A study of UK small businesses has discovered mismanagement of paperwork is putting their security at risk, with many employees breaching data protection rules.
What’s more, failure to correctly manage files is costing businesses time and money, with a quarter of those surveyed (23%) stating that they struggle to stay on top of their paperwork.
We recently commissioned the study of 1,000* small business leaders, found that 30% of respondents rely too heavily on printed documents during their first year of trading, a problem which is still surprisingly in place for 15% of established businesses with a turnover of £10m or more.
One in ten admitted to finding it difficult to manage and store paper documents, yet 30% of those surveyed believe that using more technology would enable them to make their business more efficient.
These difficulties mean SMEs risk breaking basic data security guidelines, including ensuring that information is stored securely, for a reasonable and agreed length of time, depending on their sector, and processed in line with the subject’s rights or contractual agreement.
Ten per cent of those surveyed admit to regularly sharing files via personal devices and to sending documents to personal email addresses to either work remotely or catch up on outstanding work whilst at home. A quarter of participants admitted to saving files on their desktop rather than a central server for similar reasons or simply because it’s easier and quicker to do so.
“It’s worrying that so many UK SMEs continue to use paper to manage critical information and in turn continue to struggle stay on top of information. Incorrectly or haphazardly managing information can have a negative impact on time, money and reputation; something no business wants.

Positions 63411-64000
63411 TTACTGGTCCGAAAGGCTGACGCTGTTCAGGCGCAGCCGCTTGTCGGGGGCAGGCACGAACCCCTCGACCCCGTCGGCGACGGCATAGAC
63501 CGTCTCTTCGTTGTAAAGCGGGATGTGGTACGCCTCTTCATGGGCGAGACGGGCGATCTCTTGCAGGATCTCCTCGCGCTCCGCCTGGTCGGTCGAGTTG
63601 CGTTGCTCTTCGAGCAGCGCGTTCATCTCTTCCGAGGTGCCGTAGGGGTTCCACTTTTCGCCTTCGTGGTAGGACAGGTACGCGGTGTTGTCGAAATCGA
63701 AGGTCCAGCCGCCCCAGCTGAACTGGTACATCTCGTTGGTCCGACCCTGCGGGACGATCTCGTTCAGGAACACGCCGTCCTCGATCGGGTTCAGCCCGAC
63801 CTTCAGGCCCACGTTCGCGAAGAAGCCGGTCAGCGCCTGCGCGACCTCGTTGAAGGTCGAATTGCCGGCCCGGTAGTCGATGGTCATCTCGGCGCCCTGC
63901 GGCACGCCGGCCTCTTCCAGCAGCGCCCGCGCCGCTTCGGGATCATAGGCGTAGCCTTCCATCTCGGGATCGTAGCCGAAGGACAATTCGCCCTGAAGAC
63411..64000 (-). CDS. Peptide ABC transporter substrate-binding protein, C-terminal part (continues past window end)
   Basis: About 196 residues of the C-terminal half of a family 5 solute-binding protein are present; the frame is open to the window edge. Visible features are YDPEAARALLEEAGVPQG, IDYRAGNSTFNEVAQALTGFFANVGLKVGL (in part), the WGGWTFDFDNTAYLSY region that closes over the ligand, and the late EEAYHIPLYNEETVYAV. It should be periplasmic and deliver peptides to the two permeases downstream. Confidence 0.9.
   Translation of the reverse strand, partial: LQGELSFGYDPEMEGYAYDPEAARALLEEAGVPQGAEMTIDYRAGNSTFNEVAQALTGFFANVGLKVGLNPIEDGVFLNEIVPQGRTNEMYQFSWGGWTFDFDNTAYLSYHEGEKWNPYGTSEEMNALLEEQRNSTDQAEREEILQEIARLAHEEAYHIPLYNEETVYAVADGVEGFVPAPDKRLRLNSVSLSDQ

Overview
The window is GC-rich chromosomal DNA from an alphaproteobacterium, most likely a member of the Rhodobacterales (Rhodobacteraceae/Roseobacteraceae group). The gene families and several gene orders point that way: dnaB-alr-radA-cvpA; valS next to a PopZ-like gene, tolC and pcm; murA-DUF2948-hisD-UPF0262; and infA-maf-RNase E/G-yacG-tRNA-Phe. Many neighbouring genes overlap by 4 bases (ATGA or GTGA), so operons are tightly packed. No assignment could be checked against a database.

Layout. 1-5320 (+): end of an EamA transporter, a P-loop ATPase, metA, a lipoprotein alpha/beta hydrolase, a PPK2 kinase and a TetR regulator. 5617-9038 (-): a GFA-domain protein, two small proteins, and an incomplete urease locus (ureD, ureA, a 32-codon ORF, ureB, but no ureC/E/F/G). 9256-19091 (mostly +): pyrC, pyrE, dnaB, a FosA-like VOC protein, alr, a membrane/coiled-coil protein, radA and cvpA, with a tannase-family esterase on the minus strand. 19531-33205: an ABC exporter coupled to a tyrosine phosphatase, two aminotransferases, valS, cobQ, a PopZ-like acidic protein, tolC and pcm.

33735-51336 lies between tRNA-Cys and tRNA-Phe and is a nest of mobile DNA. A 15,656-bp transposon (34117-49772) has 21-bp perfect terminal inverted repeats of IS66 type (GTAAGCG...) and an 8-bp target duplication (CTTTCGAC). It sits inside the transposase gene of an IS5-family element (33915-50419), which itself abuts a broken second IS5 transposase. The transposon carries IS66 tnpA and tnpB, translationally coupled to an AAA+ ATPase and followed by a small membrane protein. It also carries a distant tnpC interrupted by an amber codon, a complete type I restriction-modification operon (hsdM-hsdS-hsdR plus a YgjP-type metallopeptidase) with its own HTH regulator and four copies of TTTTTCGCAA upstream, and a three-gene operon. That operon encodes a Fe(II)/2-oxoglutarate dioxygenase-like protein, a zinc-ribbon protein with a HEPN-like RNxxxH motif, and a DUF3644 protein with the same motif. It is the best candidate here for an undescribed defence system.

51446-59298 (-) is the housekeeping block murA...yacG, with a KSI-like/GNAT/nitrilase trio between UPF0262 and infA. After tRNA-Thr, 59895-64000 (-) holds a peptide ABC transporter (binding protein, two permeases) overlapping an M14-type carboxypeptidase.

“With new legislation such as the General Data Protection Regulation, which allows clients to claim for damages to data loss coming into force before we leave the EU, it is imperative that the businesses consider new ways of storing and sharing data securely. This new legislation seeks to strengthen and unify data protection across the continent and is likely to be adopted by the UK even as we leave the Union. What’s more, it will have to be adhered to by any business conducting activity with or on behalf of companies based in an EU member state.
“Data security and employee time are two factors which need to be carefully managed by any business. While there are some resources out there already, there is clearly still a gap to be filled and it needs to be filled quickly. We’d urge any new business to make life simpler for themselves by seeking good advice and to identify the best systems to help them comply.”
Mark Woolley, Commercial Director, Virtual Cabinet